A well-integrated, modern CRM can unite multiple teams — beyond just sales and service — to help deliver good CX. However, CRM use in APAC is still largely transactional and basic, with limited adoption of more advanced use cases like deploying Artificial Intelligence (AI) or Machine Learning (ML). This limits how a business interacts with customers in smart ways, but also how well its employees and teams liaise with each other. 

ANZ businesses, in particular, are lagging behind their peers in this regard — with only 25% augmenting employee processes with AI or machine learning (ML) recommendations. That’s compared to 36% and 39% for India and Singapore respectively.

Download the State of CRM research, featuring a special spotlight on Asia Pacific and all  the global insights and trends.


The opportunity

However, these challenges coexist with the silver lining of opportunity.


Prioritising CX

Executives across APAC are intentional about making a change for the positive, with 79% affirming that a CRM system is instrumental in delivering a seamless customer experience. In fact, nearly half of them say that delivering a superior CX across multiple channels of engagement is a top priority for the next 12 months. In even more positive news, a staggering 81% of executives in the region expect CRM use to expand beyond sales and service/support over the next three to five years. This signals improved coordination between teams, as well as a better experience for customers.

This optimism is highest in Singapore at 87%, followed by 82% and 75% in India and ANZ respectively.


Driving efficiencies

While the current use case for CRM across APAC is basic, the research finds that by 2023, 73% of businesses will be using AI-powered automation to enable easier customer engagement. A further 80% will be using automation to relieve employees of repetitive day-to-day processes, allowing them to focus on work that truly matters. 

Close to 40% of organisations in Singapore and India are already using AI-driven insights to augment employee processes. While ANZ (25%) is currently lagging, over half of executives there plan to add this capability within the next two years.


The upshot


Employees as changemakers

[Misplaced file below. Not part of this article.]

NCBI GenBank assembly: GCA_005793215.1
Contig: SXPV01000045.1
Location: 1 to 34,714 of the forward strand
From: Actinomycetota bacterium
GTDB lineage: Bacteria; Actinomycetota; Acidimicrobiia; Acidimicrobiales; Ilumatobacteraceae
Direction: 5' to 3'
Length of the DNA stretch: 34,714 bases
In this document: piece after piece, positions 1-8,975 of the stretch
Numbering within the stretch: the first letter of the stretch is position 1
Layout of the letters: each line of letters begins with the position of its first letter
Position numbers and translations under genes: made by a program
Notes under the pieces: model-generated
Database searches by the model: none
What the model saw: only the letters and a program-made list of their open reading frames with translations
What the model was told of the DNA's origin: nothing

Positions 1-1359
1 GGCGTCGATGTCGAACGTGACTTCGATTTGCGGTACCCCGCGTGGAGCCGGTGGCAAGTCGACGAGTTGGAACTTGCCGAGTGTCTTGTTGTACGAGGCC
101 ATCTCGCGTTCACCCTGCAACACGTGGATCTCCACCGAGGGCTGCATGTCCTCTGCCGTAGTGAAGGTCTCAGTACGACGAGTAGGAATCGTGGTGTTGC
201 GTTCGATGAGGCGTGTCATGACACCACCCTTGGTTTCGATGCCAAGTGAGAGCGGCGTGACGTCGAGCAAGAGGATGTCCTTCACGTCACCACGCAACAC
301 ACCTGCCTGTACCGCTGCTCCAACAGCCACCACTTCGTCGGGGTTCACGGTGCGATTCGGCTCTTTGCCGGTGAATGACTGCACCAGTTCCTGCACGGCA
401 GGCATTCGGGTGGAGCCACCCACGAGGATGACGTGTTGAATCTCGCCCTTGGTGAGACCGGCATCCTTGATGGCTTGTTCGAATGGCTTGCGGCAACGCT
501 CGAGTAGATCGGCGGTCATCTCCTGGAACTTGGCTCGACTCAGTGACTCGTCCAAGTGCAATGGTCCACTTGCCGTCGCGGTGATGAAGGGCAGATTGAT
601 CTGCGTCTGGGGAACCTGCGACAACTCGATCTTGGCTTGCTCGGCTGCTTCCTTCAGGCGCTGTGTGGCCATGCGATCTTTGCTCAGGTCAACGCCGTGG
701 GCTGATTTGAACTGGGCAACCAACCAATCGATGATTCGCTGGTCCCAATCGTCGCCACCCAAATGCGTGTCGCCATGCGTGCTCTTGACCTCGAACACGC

According to Brian Solis, Salesforce’s Global Innovation Evangelist, it’s important to remember that technology alone won’t solve business problems. People are the real changemakers, and they need to be empowered with the right tools and knowledge to achieve greatness. “Adoption, training, and change management are such critical pieces of any CRM deployment, and your overall employee experience (EX). When employees don’t know how to use the CRM, or understand the value CRM can bring to their daily workflows, success and ROI will always remain out of reach,” says Solis.


Security, flexibility, automation

APAC executives want to ensure that employees can access customer data, whenever and wherever they need to. Therefore trust and security come up as the top criteria that regional execs use when evaluating CRM systems. Work-from-anywhere connectivity and advanced capabilities such as AI insights and automation are close behind as the second and third most important priorities.


Integration, integration, integration

It comes as no surprise that customers have come to expect highly personal interactions. They expect any business they interact with to have a full understanding of who they are and where they are in their journey. Teams on the frontlines can't serve customers by using CRM applications that are disjointed, or only support part of the customer lifecycle. Therefore, businesses need to unify CRM applications, and support role-based views to ensure that customers receive the experiences that they expect.

State of CRM research tells us that organisations that prioritise consistent usage of CRM systems across teams, better training for customer-facing employees, and enhanced automation maximise the power of their CRM to deliver greatest business value. This, therefore, makes them more resilient in the face of massive disruption or change.


Download the State of CRM research, featuring a special spotlight on Asia Pacific and all  the global insights and trends.